Five Webcomics for Science Nerds

Here’s five web comics for all you science geeks getting bored at work or in class.
Caution: Peruse of these links in a library are strictly at your own risk. Don’t blame me if you get kicked out for laughing out loud.

5. Dark Science
Written and drawn by Aaron Diaz, nerd extraordinaire, this comic has the most gorgeous art in the list. It’s also different in that it’s the only comic here which has sequential story-telling and refreshingly enough, isn’t comedic. It might be intimidating to look at his archives but Dark Science is an expansive tale of a young girl with a prosthetic arm exploring a world that lies somewhere on the scale of fantasy and sci-fi. Where on that scale is an evolving metric which changes non-linearly with the progress of the comics. All in all, while the sheer size of this one’s archives might put you off, the time spent on it is going be well worth it- because like I said, nerd extraordinaire!

4. PhD Comics

Piled Higher and Deeper by Jorge Cham is a remarkably entertaining take at the environment of graduate schools and the various characters that litter it at different times of their lives. Running all the way back to fall, 1997, this comic has humour strewn across its archives and is inspired heavily by Cham’s own time at Stanford. The name comes from an in-joke in academia which has alternative expansions for the acronyms of various levels of education in science. BS being Bull-shit, MS standing for More Shit and finally, the PhD being our comics’ namesake. Just thought I’d give you some (more) context on the name!

3. Spiked Math

This little known comic is a goldmine of the relevance of math in our world. Written and drawn by a semi-anonymous Mike who’s doing a post-doc at a Canadian university, the comics ranges from very geeky math puns from its oldest archives to some mind-numbing details of numbers calculated accurately on the fly to give you a sense of scale of what is mathematically possible. The comic above is a fantastic example of the same.

2. Saturday Morning Breakfast Cereal

A comic drawn and written by Zach Weiner (Yes, it’s okay to laugh), covers the breath of art and science from math, physics, philosophy, psychology and literature. His humour is equally diverse ranging from plain silly to downright morbid and that is perhaps to be expected from a literature student who majored in physics later. His comics often evoke thought and yet, are rarely so dense that their intent escapes you. Drawing this fine line is testimony to Zach’s genius. His ability to link up culture with such academically dense topics shines. Weiner is also not afraid to draw inspiration heavily from various sources and this might be because his execution is fantastic, regardless of the source of material. The comic is also heavy on sexuality and yet, done in his inimitable cartoonish style, seems persistently safe for work!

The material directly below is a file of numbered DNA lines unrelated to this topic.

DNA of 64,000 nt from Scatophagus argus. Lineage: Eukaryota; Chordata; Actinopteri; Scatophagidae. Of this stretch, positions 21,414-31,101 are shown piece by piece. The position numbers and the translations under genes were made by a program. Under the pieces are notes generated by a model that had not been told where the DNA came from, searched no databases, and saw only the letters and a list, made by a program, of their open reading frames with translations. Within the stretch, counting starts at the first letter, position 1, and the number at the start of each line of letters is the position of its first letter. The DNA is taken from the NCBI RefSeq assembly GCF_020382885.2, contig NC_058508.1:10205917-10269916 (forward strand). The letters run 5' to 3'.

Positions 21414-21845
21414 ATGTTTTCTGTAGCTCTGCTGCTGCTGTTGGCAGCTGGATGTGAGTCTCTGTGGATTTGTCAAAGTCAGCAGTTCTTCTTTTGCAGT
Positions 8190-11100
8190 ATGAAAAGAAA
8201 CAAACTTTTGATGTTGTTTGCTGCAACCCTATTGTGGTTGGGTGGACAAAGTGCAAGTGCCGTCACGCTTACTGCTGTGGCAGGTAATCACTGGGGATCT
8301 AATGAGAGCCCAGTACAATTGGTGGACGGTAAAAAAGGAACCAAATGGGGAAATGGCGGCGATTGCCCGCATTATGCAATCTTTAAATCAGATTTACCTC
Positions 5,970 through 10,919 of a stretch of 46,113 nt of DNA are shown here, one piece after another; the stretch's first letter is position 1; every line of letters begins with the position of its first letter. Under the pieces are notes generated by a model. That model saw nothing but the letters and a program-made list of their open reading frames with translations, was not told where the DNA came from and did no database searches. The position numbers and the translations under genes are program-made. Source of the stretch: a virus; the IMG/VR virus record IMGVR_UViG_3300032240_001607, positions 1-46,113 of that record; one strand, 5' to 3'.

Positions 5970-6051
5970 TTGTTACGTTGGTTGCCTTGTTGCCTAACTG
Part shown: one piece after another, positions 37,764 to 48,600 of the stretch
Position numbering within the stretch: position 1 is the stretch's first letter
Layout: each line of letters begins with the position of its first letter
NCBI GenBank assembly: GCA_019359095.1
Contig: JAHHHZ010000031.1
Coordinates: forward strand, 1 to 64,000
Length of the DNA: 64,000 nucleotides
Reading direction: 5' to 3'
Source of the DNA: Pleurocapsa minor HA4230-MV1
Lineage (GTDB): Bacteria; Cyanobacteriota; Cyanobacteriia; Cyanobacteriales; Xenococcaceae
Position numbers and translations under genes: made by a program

1. XKCD – A webcomic of romance, sarcasm, math, and language.

Randall Munroe is possibly a legend in the web comic arena, akin to Watterson when it comes to strips. And I certainly don’t make that comparison lightly! A former roboticist for NASA, Munroe’s stick figure cartoons are instantly recognizable. They come with nuggets of information hidden in the humour (and sometimes, romance!). And sometimes, the other way around. The fact that makes XKCD stand up here even with its simplistic art, as compared to other comics in this list is how smart Munroe is. So much so, that sometimes, a joke just falls flat. And it’s not because the joke is such, but because it requires a deeper understanding of the subject being dealt with. XKCD has its own crowd-run wiki which attempts to add context to the comics and explain them. However, the depth of Munroe’s knowledge is better illustrated by his hilarious what-if series of essays. I put XKCD up here because you’ll possibly be amused more by SMBC, XKCD is where you’ll learn the most. Important note: Never forget the scroll over text with XKCD!

Notable Mentions:
Don’t Look Back – A sci-fi 3D art style comics drawn and written by Patrick Sean Farley, it is self-described as a space rock opera set in the seventies prog-rock future.
Abstruse Goose – A comic inspired heavily by XKCD, the humour is less sophisticated but certainly more accessible.
Beatrice The Biologist – A comic for the life sciences folks.
Scenes from a Multiverse – A comic depicting humour from across the multiverse.
Tree Lobsters – Very limited in terms of artwork, this verbose and deep comic seems heavily inspired from Dinosaur comics.